• Recommended credit score of 560 or higher
  • Debt-to-income ratio of 75% or less
  • Must have a valid email address and bank account
  • Available in all states except for Washington, D.C.
  • Must be a U.S. citizen or permanent resident or have a valid visa

Best Big Bank : U.S. Bank

  • APR Range: 8.74% - 21.24%
  • Loan Amount: $1,000 - $50,000
  • Loan Terms: 12 months - 84 months
Pros & Cons
  • Can apply in person

  • Same-day funding available

  • High customer satisfaction ratings

  • More loan restrictions for non-customers

  • Few borrower assistance plans

  • Branch locations only available in 26 states

Why We Chose It

Big banks have a reputation for being not quite so customer-friendly, but that’s not the case with U.S. Bank, at least for personal loans. In addition to low rates on loans, it was rated as the second-best bank for quality customer service in 2022, according to a J.D. Power survey.

U.S. Bank’s personal loans are easiest to apply for if you’re already a customer, because you can do it all online. But if you’re not already banking with U.S. Bank, you can still apply for a personal loan. You’ll just need to apply in person, and you’ll be a bit more limited in your loan options (a maximum amount of $25,000, with a term length up to five years). Since U.S. Bank isn’t available in every state across the country, this means some people won’t be able to apply. 

  • Must have a credit score of 660 or higher (higher for non-customers)
  • Must be the age of majority in your state
  • Must live in a state where U.S. Bank operates
  • Must have a valid Social Security number

Best for Excellent Credit : Regions

  • APR Range: 7.99% - 29.99%
  • Loan Amount: $2,000 - $50,000
  • Loan Terms: 36 months - 60 months
Pros & Cons
  • Ultra-low rates

  • In-person applications accepted

  • Can use savings or vehicles as collateral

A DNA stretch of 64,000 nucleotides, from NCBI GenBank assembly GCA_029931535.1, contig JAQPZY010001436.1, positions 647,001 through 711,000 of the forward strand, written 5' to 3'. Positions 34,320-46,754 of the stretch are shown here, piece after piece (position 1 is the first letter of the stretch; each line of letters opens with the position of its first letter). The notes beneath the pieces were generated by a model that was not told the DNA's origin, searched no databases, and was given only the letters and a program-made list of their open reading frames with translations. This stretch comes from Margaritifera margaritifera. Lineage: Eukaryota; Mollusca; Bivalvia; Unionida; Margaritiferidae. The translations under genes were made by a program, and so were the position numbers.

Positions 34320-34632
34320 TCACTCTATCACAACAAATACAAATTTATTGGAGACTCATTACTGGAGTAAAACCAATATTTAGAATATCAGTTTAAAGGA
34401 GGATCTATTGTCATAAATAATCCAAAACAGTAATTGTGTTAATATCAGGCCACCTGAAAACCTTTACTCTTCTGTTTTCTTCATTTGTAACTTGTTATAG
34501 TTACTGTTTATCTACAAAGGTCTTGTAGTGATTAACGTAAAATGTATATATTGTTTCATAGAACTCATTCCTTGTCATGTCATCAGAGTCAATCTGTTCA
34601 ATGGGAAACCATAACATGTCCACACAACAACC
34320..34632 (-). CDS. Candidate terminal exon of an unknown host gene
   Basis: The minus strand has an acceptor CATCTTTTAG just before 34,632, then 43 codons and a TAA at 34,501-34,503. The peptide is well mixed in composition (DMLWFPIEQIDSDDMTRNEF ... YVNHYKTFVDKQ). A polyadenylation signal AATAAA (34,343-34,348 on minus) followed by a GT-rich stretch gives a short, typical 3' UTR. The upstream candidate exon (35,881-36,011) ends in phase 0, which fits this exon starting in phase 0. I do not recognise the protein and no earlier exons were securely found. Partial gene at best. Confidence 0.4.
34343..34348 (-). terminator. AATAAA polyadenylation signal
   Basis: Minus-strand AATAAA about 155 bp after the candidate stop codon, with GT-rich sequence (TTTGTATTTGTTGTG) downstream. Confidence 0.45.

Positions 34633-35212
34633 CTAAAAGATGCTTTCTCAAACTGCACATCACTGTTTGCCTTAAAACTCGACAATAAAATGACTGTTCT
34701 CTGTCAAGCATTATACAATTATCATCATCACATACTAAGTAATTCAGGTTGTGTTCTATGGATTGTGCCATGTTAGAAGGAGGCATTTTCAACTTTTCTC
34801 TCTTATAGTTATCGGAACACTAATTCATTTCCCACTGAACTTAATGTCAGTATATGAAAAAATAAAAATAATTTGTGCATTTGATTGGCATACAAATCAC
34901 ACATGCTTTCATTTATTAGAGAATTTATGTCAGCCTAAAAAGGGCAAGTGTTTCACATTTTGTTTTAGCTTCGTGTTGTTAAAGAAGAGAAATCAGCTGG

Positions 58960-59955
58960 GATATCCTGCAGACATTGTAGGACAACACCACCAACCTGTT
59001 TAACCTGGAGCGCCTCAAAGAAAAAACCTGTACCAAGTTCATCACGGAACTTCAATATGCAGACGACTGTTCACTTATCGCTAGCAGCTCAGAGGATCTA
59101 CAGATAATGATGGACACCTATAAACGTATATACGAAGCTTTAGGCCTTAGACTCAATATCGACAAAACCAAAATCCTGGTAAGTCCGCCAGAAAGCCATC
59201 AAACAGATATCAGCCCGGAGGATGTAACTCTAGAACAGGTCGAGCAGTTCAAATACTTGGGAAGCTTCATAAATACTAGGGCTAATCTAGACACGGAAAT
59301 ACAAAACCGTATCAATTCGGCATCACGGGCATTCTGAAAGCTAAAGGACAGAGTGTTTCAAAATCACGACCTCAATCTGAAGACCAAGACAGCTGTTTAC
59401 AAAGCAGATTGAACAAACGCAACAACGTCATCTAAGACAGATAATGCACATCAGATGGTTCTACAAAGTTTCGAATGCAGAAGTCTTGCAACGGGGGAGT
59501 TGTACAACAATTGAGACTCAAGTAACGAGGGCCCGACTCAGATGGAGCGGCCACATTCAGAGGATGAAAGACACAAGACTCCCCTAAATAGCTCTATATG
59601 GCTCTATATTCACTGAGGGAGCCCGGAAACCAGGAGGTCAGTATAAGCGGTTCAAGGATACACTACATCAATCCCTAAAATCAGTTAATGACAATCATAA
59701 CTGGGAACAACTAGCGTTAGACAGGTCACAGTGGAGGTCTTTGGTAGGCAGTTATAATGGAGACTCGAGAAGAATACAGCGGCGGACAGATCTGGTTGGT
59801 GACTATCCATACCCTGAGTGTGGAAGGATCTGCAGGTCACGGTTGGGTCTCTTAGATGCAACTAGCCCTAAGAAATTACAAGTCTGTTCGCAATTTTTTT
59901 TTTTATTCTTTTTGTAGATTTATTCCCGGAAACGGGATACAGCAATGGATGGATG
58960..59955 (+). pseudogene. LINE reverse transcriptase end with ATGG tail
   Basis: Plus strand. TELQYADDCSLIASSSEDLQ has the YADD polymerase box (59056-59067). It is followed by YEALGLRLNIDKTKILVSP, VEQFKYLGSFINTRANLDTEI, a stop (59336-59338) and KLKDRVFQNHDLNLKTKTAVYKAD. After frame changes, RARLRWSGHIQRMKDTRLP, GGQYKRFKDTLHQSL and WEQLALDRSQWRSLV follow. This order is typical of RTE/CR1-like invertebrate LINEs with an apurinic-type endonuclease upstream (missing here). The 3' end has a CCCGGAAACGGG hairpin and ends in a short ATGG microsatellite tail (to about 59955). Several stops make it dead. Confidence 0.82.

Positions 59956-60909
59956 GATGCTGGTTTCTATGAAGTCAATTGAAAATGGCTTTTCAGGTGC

• Limits on who can apply online

  • Not available in Western or Northeastern U.S.

  • Smaller loan limits for non-Regions customers

Why We Chose It

If you live in a state where Regions operates and you have excellent credit (usually defined as 800 or higher), consider yourself lucky. This lender offers some of the lowest-cost loans out there for people with excellent credit, although you can use collateral or find a joint applicant if your credit isn’t the best. 

However, there are some limits to be aware of. If you’re not a current Regions customer, you’ll need to call or visit a Regions branch to apply. Only current Regions customers are eligible to apply online, and only if you’re applying as a solo applicant. Anyone with a joint applicant—current customer or not—will need to apply in person.   

  • You must have a valid Social Security number.
  • You must have a verifiable source of income.
  • You must have a valid bank account.
  • If you are a Regions customer, you must provide your online banking credentials or your ATM or debit card numbers.

Regions’ personal loans are only available in the 15 states—primarily in the South, Midwest, and Texas—where Regions operates.

Best for Debt Consolidation : Discover

  • APR Range: 6.99% - 24.99%
  • Loan Amount: $2,500 - $40,000
  • Loan Terms: 36 months - 84 months
Pros & Cons
  • Quick funding

  • 30-day interest-free loan guarantee

  • Can send funds directly to old creditors

  • Doesn’t offer any rate discounts

  • Doesn’t allow co-signers or joint applicants

  • Can’t use loan to consolidate debt from Discover

Why We Chose It

Discover offers some of the best personal loan rates for debt consolidation (or almost any other purpose, really). If you are consolidating debt, a good feature to look for is a lender who will send the funds directly to your old creditors to pay off your old debt. This saves you an extra step (and the temptation to not use the loan funds for their intended purpose). Discover does offer this ability.